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Analysis: Is South Asia next confrontation front?

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Since World War I and II, regrettably, global peace has remained elusive. Notably, the conclusion of armed conflicts often paves the way for new hostilities elsewhere.

Primarily, the arms industry thrives on war, leading global arms manufacturers and powerful entities to frequently instigate and support conflicts.

Historically, imperialists have employed the strategy of “divide and rule,” fostering enmities to strategically fuel regional conflicts and wars.

A glaring example is Britain’s deliberate creation of “unresolved conflicts” between India and Pakistan, such as Kashmir. Similarly, the contemporary discord between Pakistan and Afghanistan revolves around the colonial-era demarcation known as the “Durand Line.”

Since the 1947 partition, India and Pakistan have been embroiled in the Kashmir conflict – an ongoing flashpoint with the potential to escalate into a full-scale war. British journalist John Pilger once highlighted how former U.K. Prime Minister Tony Blair simultaneously sold lethal weapons to both India and Pakistan, shedding light on the arms trade as “business as usual” even in the 1990s.

In recent discussions, there has been a notable increase in tensions between Pakistan and Afghanistan, alongside the escalating potential for war between India and Pakistan over Gilgit-Baltistan and Kashmir. Interestingly, amid global powers choosing their battles, the Ukraine conflict has taken a backseat, with the focus shifting to America’s new engagement in Palestine.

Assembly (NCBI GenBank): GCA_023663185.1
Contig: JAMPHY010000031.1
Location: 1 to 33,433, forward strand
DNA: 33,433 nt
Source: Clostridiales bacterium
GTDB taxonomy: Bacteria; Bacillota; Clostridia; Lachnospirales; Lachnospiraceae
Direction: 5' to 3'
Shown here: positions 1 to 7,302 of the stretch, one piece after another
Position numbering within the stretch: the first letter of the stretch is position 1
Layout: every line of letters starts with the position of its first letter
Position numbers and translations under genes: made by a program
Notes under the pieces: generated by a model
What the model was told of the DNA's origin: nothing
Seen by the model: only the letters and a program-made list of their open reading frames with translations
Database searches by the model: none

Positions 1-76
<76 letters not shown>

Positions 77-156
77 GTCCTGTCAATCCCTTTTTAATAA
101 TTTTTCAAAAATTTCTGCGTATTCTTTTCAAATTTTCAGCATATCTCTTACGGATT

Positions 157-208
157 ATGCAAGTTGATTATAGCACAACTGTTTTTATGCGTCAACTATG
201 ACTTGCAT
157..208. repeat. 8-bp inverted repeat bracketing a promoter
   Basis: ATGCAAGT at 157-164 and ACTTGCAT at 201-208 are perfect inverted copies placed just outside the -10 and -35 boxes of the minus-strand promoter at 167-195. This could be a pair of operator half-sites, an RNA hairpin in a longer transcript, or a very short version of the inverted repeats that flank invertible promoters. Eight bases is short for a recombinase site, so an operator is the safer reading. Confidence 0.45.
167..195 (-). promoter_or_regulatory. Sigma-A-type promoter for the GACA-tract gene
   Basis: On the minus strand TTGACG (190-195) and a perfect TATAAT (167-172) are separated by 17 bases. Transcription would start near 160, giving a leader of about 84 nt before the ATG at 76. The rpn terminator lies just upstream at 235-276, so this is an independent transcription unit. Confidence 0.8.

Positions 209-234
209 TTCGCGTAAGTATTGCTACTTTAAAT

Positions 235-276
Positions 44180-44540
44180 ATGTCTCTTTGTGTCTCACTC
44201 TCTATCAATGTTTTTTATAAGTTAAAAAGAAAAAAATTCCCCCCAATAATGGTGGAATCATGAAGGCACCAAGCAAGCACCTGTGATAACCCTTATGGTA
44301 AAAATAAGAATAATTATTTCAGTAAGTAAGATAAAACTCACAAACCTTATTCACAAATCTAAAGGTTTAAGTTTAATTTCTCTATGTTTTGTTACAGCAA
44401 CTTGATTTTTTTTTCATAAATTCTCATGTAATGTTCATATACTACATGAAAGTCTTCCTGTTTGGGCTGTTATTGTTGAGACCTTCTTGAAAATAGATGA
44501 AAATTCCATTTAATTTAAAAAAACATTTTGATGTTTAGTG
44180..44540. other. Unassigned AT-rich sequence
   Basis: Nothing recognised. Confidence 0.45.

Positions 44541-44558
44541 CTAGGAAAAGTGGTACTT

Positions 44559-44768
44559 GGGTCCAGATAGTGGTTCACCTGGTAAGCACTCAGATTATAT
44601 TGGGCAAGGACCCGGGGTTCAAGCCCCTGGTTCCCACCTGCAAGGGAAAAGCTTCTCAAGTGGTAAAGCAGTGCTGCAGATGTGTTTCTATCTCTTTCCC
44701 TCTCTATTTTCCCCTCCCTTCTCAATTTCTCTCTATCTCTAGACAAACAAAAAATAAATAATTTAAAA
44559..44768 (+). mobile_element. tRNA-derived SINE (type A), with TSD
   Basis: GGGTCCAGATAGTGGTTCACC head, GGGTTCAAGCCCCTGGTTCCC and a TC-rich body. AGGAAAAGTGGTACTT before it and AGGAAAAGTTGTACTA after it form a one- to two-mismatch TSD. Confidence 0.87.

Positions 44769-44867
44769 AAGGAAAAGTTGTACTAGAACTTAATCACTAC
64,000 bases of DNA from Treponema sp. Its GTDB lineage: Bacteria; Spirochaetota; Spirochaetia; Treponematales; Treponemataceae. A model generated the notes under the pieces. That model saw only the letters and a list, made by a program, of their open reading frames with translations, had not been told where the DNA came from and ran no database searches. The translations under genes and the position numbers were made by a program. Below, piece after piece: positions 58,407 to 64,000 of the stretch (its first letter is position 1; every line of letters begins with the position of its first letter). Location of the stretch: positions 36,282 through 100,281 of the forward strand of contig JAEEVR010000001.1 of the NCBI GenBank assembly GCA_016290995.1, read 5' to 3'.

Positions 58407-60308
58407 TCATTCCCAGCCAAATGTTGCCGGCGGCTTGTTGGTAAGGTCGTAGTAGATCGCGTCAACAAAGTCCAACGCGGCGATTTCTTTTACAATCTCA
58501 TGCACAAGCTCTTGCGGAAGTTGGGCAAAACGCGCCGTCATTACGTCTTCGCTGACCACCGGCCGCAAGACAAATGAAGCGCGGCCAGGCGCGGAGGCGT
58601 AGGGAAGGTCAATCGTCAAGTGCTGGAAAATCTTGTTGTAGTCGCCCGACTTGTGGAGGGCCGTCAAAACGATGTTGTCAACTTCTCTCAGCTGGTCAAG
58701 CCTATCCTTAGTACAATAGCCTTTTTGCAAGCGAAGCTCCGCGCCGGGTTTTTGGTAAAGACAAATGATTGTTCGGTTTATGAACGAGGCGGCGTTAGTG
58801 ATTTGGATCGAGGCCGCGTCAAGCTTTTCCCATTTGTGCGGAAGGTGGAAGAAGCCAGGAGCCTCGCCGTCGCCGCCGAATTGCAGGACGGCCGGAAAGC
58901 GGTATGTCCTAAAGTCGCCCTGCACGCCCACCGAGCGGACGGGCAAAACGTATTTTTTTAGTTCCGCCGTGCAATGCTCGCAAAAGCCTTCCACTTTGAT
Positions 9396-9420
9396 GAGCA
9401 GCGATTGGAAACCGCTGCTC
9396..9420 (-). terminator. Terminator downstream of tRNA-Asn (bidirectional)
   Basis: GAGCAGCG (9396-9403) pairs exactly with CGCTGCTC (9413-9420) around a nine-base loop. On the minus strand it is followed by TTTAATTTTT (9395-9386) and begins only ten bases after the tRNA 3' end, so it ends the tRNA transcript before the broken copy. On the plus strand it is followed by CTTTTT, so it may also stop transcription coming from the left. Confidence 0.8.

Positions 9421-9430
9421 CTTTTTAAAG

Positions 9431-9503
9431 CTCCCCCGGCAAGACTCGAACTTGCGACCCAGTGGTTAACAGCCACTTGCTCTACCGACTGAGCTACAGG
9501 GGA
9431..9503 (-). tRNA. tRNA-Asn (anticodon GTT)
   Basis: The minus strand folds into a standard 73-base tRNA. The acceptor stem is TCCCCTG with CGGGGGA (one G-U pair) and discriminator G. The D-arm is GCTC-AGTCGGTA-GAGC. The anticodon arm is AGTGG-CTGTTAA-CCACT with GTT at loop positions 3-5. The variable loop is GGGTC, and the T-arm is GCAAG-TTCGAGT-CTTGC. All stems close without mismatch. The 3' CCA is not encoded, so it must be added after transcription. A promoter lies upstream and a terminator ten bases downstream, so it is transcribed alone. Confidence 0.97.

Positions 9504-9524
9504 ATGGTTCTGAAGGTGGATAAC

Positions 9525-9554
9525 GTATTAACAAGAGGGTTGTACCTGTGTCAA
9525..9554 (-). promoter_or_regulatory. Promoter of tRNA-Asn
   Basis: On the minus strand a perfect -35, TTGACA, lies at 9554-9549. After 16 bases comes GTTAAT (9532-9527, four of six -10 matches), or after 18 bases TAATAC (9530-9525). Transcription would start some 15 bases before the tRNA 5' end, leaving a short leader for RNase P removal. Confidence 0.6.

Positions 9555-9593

According to many experts, the United States is perceived to have faced significant challenges in the Ukraine war, while both Israel and the U.S. are encountering multifaceted setbacks in Gaza. This perceived need for a new war is attributed to the apparent losses in ongoing conflicts. Notably, the substantial arsenal left by the U.S. in Afghanistan upon withdrawal in August 2021 is seen as a stockpile for potential future conflicts.

The current strains between Afghanistan and Pakistan, stemming from the expulsion of illegal Afghan refugees by Pakistan, are raising concerns among experts who see this as a potential pretext for a new conflict in the region. In light of the heightened tensions, a crucial question emerges: Is South Asia teetering on the brink of a major war?

The Greater India Project

Presently, Pakistan finds itself on the precipice of a major arms conflict, navigating challenges on both its western and eastern borders, largely fueled by the Greater India Project fostering proxies in the South Asian region.